- While Americans are biased toward their own country, the US isn't leading the world out of recession—and doesn't have to for global growth to continue.
- Emerging markets are leading the way. China, in particular, has grown markedly in 2009 and looks set to continue in 2010.
- The Chinese economy has pockets of strength and weakness, but data points to overall strength.
Assumptions of domestic superiority extend beyond rooting for the home team in the impending Winter Olympics: Most folks think their own country more important than it is, in all areas. Take the economy. America's the largest economy, so Americans (and most of the world, frankly) tend to assume world growth hinges on the US. But the US is only 23% of the world's GDP—big, but far from the major determinant of global economic direction. While the US seems to have decidedly re-entered growth mode, recovery is being led not by the US or even other developed nations, but emerging markets—about 31% of the world—particularly China.
China—the world's third largest economy—is projected to grow 8.5% in 2009. The latest economic releases beat expectations in some areas and missed in others, but overall, signs point to continued strength in 2010. For example, though loan growth in the back half of 2009 was down relative to the first half, it still exceeded expectations by nearly 40 billion yuan. Looking ahead, reports suggest loan quotas will reset to 6 to 7 trillion yuan. Though this is lower than 2009's anticipated 9.7 trillion yuan total, it is still far ahead of 2008's 4.9 trillion yuan haul. Mandating some tightening in lending is consistent with the government's larger moves to pare back recent economic stimulus. But the overall increase since 2008 still means plenty of capital flowing through the economy…which is a positive.
Infrastructure investment has been strong all year, with the latest data showing continued growth in the government's fixed asset investments (FAI)—though November's rate was less than expected. Looking ahead, the government implied they will invest less in new infrastructure projects in 2010, so FAI growth may slow further. However, any fears of a huge drop in infrastructure buildouts—one of the primary drivers of demand growth throughout the entire developing world—are overblown. After all, current infrastructure projects will continue; only the number of new projects will drop. Keep in mind, this will likely mean FAI growth rates drop—but down from a previously gangbusters rate. Infrastructure buildouts will hardly stagnate.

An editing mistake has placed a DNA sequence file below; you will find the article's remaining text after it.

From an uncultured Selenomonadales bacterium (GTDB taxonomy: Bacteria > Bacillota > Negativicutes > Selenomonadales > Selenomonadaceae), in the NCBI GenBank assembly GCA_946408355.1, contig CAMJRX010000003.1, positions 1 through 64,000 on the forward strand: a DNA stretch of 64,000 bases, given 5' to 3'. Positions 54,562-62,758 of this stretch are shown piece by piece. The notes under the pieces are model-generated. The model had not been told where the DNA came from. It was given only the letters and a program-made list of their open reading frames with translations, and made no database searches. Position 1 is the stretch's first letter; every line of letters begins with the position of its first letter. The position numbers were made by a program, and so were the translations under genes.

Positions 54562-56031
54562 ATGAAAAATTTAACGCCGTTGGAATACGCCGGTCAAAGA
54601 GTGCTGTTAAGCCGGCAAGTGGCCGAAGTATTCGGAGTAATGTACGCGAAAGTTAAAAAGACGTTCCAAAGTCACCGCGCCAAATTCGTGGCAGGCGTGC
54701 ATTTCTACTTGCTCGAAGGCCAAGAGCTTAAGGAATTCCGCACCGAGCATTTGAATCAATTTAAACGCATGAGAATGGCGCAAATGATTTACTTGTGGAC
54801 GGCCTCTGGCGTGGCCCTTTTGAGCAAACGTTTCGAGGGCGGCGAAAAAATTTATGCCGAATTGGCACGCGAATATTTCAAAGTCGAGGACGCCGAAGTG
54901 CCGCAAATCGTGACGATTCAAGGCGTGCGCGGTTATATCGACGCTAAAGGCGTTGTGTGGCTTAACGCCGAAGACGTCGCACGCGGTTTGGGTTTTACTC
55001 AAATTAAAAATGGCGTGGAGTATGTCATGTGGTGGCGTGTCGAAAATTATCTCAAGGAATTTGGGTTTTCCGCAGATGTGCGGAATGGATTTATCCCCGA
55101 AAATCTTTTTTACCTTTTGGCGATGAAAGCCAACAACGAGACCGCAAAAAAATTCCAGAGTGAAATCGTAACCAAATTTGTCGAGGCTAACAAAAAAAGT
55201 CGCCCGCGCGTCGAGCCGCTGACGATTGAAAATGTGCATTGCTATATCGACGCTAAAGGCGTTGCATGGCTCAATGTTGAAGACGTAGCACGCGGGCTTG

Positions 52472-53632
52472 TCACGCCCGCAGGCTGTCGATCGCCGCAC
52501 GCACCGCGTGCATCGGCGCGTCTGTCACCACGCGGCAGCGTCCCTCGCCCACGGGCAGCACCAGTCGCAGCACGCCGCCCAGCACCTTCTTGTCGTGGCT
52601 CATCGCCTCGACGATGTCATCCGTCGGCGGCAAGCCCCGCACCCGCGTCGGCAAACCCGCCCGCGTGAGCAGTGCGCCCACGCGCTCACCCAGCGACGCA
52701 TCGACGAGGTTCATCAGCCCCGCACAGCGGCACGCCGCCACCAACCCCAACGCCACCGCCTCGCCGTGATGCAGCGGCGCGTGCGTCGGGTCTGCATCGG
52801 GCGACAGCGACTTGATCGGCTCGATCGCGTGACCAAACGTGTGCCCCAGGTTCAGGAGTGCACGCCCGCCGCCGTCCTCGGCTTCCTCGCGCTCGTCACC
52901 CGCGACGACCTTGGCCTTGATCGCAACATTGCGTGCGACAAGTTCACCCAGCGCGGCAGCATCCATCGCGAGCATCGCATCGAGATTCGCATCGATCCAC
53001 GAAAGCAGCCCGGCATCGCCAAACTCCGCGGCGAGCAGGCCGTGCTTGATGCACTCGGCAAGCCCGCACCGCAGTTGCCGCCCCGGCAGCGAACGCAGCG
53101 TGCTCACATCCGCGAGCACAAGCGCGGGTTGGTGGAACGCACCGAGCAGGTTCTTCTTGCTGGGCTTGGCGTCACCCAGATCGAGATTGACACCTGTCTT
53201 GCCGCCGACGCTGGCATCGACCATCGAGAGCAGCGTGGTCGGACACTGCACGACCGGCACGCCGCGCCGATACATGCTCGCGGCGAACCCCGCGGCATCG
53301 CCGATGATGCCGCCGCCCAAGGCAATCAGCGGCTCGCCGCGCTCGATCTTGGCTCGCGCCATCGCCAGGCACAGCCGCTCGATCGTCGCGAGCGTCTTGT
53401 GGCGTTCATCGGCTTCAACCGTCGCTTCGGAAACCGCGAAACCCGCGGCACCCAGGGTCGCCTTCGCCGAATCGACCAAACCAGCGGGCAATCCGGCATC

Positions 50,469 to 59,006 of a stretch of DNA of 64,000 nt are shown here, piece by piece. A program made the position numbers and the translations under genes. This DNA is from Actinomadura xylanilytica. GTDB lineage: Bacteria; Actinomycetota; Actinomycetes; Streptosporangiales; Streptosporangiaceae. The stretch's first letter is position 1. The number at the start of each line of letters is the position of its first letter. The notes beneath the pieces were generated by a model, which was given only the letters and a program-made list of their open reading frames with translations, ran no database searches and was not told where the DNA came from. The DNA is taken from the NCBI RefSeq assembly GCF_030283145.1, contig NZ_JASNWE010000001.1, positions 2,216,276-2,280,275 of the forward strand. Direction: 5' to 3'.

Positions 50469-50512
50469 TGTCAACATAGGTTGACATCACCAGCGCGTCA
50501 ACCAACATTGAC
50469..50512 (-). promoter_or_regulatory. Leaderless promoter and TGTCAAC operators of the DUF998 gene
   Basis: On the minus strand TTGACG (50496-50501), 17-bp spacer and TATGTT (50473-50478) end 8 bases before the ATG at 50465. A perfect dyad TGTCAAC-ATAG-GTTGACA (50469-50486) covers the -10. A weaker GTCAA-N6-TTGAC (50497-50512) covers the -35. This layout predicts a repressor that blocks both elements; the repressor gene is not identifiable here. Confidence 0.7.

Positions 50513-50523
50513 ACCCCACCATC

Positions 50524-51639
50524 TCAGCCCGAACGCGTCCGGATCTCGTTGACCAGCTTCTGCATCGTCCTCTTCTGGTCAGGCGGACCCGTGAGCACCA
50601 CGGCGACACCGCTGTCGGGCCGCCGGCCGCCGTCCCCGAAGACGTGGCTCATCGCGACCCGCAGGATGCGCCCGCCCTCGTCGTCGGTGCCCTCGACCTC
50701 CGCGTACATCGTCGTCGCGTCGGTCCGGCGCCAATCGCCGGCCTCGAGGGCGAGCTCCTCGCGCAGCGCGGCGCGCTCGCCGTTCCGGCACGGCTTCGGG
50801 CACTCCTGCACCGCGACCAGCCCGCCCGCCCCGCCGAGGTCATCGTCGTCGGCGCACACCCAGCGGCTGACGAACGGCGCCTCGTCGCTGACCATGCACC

This bodes well for future industrial production and electricity generation, which are surging ahead of expectations. As these areas are tied largely to infrastructure buildouts, their growth should behave similarly: Up absolutely, though the rate may drop a tad. Industrial production and electricity generation are also driven by home and auto sales. These remained strong in October and November, helping retail sales fall less than they otherwise would have. The retail sales results are still disappointing, but it's just one month's data. Monthly data always wobbles short-term—it's not indicative of longer term trends.
Finally, money supply continued its steady growth, signaling CPI could grow more quickly over the months ahead. This has prompted speculation the government may tighten monetary policy to fight future inflation—central banks globally are tasked with balancing growth and inflation, and China is no different. However, any monetary tightening likely won't happen until exports normalize and rates can tighten without hurting domestic employment. In other words, the government still seems focused on supporting growth rather than combating inflation. Besides, for now, increased CPI just means the country isn't suffering deflation—a good thing.
Overall, the Chinese economy has pockets of strength and weakness. But the sum of the parts looks very good overall. As growth continues in China and throughout developing countries, developed nations should see steadily improving global economic health.